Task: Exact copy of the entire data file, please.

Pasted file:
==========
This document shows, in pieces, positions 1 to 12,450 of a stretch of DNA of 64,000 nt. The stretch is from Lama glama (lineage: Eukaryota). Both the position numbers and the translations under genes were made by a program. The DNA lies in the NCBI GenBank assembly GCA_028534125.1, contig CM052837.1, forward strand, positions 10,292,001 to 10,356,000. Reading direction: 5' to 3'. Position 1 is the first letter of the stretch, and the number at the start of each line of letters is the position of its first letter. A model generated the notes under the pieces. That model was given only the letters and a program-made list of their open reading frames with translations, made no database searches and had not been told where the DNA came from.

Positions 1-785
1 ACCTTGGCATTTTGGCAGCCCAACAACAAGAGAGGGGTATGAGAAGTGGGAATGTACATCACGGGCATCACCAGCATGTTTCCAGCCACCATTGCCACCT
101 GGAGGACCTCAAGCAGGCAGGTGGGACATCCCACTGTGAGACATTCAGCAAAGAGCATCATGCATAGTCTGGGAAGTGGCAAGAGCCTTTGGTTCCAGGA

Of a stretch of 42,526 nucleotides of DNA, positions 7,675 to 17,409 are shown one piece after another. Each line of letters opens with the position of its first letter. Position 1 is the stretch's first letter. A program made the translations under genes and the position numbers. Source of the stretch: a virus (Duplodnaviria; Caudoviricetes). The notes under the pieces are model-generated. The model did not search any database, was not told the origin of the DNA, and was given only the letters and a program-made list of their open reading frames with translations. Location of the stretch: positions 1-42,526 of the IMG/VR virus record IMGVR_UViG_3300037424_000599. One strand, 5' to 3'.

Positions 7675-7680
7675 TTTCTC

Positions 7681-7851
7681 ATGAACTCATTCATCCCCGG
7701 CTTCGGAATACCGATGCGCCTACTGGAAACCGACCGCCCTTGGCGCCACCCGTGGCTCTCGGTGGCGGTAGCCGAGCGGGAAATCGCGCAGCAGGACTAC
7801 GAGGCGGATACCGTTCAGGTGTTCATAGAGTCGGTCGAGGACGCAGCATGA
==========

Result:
This document shows, in pieces, positions 1 to 12,450 of a stretch of DNA of 64,000 nt. The stretch is from Lama glama (lineage: Eukaryota). Both the position numbers and the translations under genes were made by a program. The DNA lies in the NCBI GenBank assembly GCA_028534125.1, contig CM052837.1, forward strand, positions 10,292,001 to 10,356,000. Reading direction: 5' to 3'. Position 1 is the first letter of the stretch, and the number at the start of each line of letters is the position of its first letter. A model generated the notes under the pieces. That model was given only the letters and a program-made list of their open reading frames with translations, made no database searches and had not been told where the DNA came from.

Positions 1-785
1 ACCTTGGCATTTTGGCAGCCCAACAACAAGAGAGGGGTATGAGAAGTGGGAATGTACATCACGGGCATCACCAGCATGTTTCCAGCCACCATTGCCACCT
101 GGAGGACCTCAAGCAGGCAGGTGGGACATCCCACTGTGAGACATTCAGCAAAGAGCATCATGCATAGTCTGGGAAGTGGCAAGAGCCTTTGGTTCCAGGA

Of a stretch of 42,526 nucleotides of DNA, positions 7,675 to 17,409 are shown one piece after another. Each line of letters opens with the position of its first letter. Position 1 is the stretch's first letter. A program made the translations under genes and the position numbers. Source of the stretch: a virus (Duplodnaviria; Caudoviricetes). The notes under the pieces are model-generated. The model did not search any database, was not told the origin of the DNA, and was given only the letters and a program-made list of their open reading frames with translations. Location of the stretch: positions 1-42,526 of the IMG/VR virus record IMGVR_UViG_3300037424_000599. One strand, 5' to 3'.

Positions 7675-7680
7675 TTTCTC

Positions 7681-7851
7681 ATGAACTCATTCATCCCCGG
7701 CTTCGGAATACCGATGCGCCTACTGGAAACCGACCGCCCTTGGCGCCACCCGTGGCTCTCGGTGGCGGTAGCCGAGCGGGAAATCGCGCAGCAGGACTAC
7801 GAGGCGGATACCGTTCAGGTGTTCATAGAGTCGGTCGAGGACGCAGCATGA